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Addison’s Disease

Addison’s Disease

 Addison’s disease, also known as hypocorticism, hypocorticolism and adrenal insufficiency is a hormonal disorder wherein the adrenal glands do not produce enough hormones such as cortisol and aldosterone.

This neurotransmitter is affected by Calm PRT and AdreCor

Adrenal Glands: Overview

On top of each kidney lies the small, hormone-secreting organs called the adrenal glands. Each of them is consist of an inner portion known as the medulla and an outer part called cortex. The cortex produces 3 types of hormones which include glucocorticoid hormones, mineralocorticoid hormones and sex hormones.

Glucocorticoid  hormones, particularly cortisol maintain and control the blood sugar levels in our body. These hormones also decrease immune response and aid the body’s response to stress. Mineralocorticoids such as aldosterone, on the other hand, helps regulate the potassium and sodium balance while sex hormones, estrogen and androgen, affect sexual drive and development.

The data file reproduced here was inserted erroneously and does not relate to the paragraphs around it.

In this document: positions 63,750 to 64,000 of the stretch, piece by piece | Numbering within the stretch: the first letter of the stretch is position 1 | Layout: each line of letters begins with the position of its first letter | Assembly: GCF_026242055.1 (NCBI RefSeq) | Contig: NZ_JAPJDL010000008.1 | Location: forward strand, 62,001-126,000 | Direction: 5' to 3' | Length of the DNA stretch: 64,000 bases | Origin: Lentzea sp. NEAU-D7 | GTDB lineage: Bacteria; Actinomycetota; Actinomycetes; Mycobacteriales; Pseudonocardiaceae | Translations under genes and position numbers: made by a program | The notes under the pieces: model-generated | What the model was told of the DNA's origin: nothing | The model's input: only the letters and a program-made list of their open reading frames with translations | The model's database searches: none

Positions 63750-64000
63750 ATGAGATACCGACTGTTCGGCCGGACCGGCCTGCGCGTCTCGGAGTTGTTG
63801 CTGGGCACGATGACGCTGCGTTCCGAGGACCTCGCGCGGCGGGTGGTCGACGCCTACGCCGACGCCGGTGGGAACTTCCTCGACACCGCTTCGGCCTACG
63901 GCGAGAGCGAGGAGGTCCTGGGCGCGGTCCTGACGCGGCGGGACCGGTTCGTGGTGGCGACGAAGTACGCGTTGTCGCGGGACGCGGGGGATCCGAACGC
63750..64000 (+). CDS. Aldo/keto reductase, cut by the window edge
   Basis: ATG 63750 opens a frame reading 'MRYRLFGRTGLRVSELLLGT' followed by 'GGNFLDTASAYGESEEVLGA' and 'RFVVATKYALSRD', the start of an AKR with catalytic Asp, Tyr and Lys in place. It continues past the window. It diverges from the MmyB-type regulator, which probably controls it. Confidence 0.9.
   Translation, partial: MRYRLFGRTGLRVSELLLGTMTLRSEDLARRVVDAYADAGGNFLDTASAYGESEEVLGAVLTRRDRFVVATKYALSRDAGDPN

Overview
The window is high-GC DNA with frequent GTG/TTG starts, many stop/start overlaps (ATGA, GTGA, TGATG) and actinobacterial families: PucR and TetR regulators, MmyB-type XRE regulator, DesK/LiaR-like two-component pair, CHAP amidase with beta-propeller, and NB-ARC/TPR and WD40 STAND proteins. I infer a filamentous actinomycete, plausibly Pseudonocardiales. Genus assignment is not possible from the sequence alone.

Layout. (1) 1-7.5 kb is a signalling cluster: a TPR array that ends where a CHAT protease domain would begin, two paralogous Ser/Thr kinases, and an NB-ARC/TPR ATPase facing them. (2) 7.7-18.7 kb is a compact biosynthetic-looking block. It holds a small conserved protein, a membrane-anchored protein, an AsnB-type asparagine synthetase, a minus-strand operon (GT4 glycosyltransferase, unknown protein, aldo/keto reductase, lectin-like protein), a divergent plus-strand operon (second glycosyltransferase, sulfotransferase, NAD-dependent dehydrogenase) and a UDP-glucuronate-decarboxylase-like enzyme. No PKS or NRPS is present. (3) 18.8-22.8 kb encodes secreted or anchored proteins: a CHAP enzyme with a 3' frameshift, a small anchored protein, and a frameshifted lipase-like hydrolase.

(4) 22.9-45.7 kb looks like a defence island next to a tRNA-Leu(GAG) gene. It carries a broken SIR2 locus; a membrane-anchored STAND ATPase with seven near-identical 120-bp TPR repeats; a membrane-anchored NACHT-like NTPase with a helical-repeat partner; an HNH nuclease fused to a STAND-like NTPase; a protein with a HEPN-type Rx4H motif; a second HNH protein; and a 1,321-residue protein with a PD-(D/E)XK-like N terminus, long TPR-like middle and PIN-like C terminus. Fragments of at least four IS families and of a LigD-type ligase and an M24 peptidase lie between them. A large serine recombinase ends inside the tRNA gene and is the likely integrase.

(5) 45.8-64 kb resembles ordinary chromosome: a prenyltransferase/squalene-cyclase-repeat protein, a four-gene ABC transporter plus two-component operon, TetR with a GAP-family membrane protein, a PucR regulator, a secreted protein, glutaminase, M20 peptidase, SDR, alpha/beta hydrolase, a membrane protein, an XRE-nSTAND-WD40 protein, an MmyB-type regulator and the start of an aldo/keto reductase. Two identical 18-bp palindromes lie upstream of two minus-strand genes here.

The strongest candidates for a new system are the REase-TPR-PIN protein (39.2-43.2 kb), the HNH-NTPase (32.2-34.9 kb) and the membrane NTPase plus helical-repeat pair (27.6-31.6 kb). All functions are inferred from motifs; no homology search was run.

What causes Addison’s disease?

Damage to the adrenal cortex may lead to the development of Addison’s disease.  It can lower the production of the hormones produced by the gland.  Such damage may be caused by:

  • §  Infections like fungal infections, HIV or tuberculosis
  • §  Hemorrhage and blood loss
  • §  Tumors
  • §  Autoimmune disease
  • §  Use of anticoagulants

Risk factors that can contribute to the disease include:

  • §  Hypopituitarism
  • §  Chronic thyroiditis
  • §  Grave’s disease
  • §  Dermatis herpetformis
  • §  Hypoparathyroidism
  • §  Myasthenia gravis
  • §  Testicular dysfunction
  • §  Pernicious anemia
  • §  Type 1 diabetes
  • §  Vitiligo

What are the symptoms of Addison’s Disease?

Patients suffering from Addison’s disease may experience:

  • §  Chronic diarrhea
  • §  Changes in heart rate and blood pressure
  • §  Patchy skin color
  • §  Paleness
  • §  Unnaturally dark skin areas
  • §  Fatigue
  • §  Decreased or loss of appetite
  • §  Nausea and vomiting
  • §  Mouth lesions
  • §  Salt craving
  • §  Unintentional weight loss
  • §  Slow slugginsh movements

Addison’s Disease: Treatment

Patients are required to take corticosteroids as replacement for the insufficient hormones and this may be for a lifetime. Usually, a combination of mineralocorticoids and glucocorticoids are given. Example of which are fludocortisone and hydrocortisone.


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